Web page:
A transient heat transfer analysis of the complete panel assembly was done to ensure the thermal integrity of the system in operation. The validated simulation allowed the team to calculate the temperature rise for conditions that could not be evaluated experimentally. The thermally optimized connectors make the final design safer and more efficient than its predecessors (Figure 5). The resulting design is also modular and scalable (Figure 6).
Versatile Modeling for Better Design
Jain and his team were able to create a design (Figure 6) that is much smaller but can still dissipate the same level of power and current as traditional power boxes. The final power box design takes up the least amount of space of all power boxes on the market and is thermally sound and efficient.
“Using multiphysics simulation, we were able to ensure the integrity of the final contemporary design,” Jain concludes, “We think that the benefit and impact will be far-reaching as it is adopted across the world.”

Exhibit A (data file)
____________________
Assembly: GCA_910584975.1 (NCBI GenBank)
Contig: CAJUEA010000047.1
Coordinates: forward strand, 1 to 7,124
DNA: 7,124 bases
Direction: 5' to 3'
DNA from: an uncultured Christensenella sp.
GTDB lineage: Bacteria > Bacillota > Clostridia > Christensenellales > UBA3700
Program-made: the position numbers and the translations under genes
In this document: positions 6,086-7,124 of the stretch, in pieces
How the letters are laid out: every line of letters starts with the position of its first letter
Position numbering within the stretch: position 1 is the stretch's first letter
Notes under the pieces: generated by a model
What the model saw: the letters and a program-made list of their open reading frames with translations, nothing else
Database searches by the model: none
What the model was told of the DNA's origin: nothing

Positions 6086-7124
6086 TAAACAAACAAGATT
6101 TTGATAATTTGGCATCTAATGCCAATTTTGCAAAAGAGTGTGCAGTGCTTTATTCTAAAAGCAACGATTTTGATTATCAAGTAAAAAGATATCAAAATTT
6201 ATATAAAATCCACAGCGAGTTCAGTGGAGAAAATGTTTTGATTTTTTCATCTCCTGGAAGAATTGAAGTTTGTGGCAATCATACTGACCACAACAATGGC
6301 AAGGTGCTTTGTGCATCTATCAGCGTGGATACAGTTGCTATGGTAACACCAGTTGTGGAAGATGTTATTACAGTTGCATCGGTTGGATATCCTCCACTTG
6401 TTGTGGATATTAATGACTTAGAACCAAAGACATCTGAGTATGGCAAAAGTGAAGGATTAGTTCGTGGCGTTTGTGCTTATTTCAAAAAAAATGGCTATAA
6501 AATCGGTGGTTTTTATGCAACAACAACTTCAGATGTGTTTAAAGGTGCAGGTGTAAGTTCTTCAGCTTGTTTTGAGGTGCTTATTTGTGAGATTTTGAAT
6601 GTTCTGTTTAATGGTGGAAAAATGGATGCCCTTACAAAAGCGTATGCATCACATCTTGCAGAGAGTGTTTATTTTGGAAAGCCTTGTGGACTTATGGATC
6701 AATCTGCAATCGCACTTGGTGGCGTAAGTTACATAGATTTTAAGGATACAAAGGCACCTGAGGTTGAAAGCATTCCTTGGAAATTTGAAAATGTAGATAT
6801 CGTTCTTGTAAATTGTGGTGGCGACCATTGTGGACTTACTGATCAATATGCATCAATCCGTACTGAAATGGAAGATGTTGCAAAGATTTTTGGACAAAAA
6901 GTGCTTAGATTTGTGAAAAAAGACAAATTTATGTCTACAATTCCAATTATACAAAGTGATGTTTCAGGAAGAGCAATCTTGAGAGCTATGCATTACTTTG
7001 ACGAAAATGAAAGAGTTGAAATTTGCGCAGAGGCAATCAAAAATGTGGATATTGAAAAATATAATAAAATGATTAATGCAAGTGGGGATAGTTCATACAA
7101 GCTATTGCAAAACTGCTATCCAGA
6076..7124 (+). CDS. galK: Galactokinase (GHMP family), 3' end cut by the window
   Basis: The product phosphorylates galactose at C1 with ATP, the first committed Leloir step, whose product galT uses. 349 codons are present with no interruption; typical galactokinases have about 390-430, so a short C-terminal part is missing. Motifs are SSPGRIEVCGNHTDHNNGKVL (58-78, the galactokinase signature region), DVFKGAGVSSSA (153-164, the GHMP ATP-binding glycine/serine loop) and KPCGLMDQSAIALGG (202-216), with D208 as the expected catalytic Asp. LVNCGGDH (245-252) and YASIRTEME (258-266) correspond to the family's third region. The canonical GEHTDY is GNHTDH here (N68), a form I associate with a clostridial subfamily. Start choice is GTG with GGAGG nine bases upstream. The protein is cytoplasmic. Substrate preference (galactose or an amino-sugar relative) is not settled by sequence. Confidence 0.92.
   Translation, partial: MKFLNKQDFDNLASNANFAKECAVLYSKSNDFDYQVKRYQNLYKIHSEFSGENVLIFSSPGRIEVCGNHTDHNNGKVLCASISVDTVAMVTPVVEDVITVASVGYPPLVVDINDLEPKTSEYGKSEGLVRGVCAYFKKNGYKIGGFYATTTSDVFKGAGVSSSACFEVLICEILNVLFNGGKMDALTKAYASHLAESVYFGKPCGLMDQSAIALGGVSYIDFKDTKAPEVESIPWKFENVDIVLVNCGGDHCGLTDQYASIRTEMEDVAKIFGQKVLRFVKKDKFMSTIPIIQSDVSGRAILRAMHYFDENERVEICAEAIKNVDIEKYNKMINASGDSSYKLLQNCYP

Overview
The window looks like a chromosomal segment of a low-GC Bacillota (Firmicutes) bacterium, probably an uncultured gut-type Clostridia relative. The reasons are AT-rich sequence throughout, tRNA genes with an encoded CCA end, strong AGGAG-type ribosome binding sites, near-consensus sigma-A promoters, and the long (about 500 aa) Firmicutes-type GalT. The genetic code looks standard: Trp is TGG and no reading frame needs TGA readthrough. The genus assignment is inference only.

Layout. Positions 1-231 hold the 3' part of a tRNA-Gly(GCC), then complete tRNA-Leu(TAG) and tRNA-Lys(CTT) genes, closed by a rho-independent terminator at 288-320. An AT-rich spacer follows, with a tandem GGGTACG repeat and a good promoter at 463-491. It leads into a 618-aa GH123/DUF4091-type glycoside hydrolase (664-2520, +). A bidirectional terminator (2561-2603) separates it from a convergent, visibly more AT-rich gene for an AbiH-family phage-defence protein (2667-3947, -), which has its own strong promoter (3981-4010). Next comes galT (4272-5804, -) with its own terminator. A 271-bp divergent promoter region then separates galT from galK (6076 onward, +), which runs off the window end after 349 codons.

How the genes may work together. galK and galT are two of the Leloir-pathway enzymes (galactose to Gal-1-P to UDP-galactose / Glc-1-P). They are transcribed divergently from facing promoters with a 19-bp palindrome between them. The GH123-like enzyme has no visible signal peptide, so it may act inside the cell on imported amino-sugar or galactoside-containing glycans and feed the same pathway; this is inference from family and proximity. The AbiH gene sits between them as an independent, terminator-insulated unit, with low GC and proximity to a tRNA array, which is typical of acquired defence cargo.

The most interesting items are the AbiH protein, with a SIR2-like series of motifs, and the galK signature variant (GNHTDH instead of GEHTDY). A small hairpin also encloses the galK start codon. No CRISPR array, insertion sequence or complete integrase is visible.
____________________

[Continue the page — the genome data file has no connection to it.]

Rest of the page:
The final design includes smart features such as a safety and theft-proof system as well as the capability for remote monitoring of energy, fuse health, and the thermal profile. It includes fuse housings that are insulated and safe to work with while the system is operating as well as connectors with lower resistive losses.
Suffice to say, in developing a power box that is a fraction of the size of the industry standard, with its reimagined and efficient busbar system, Jain and his team succeeded in reinventing the power box, using multiphysics simulation at every step.
This work was supported by Raychem RPG Ltd. We would like to express our gratitude to D Sudhakar Reddy at Raychem Innovation Centre for his guidance during the project. We thank Sumit Zanje, Nitin Pandey, Sanjay Mhapralkar, and Jayesh Tandlekar for their unrelenting spirit and commitment during the course of completion of the work. We would like to thank the COMSOL team (Bangalore and Pune) that provided insight and expertise that greatly assisted the research.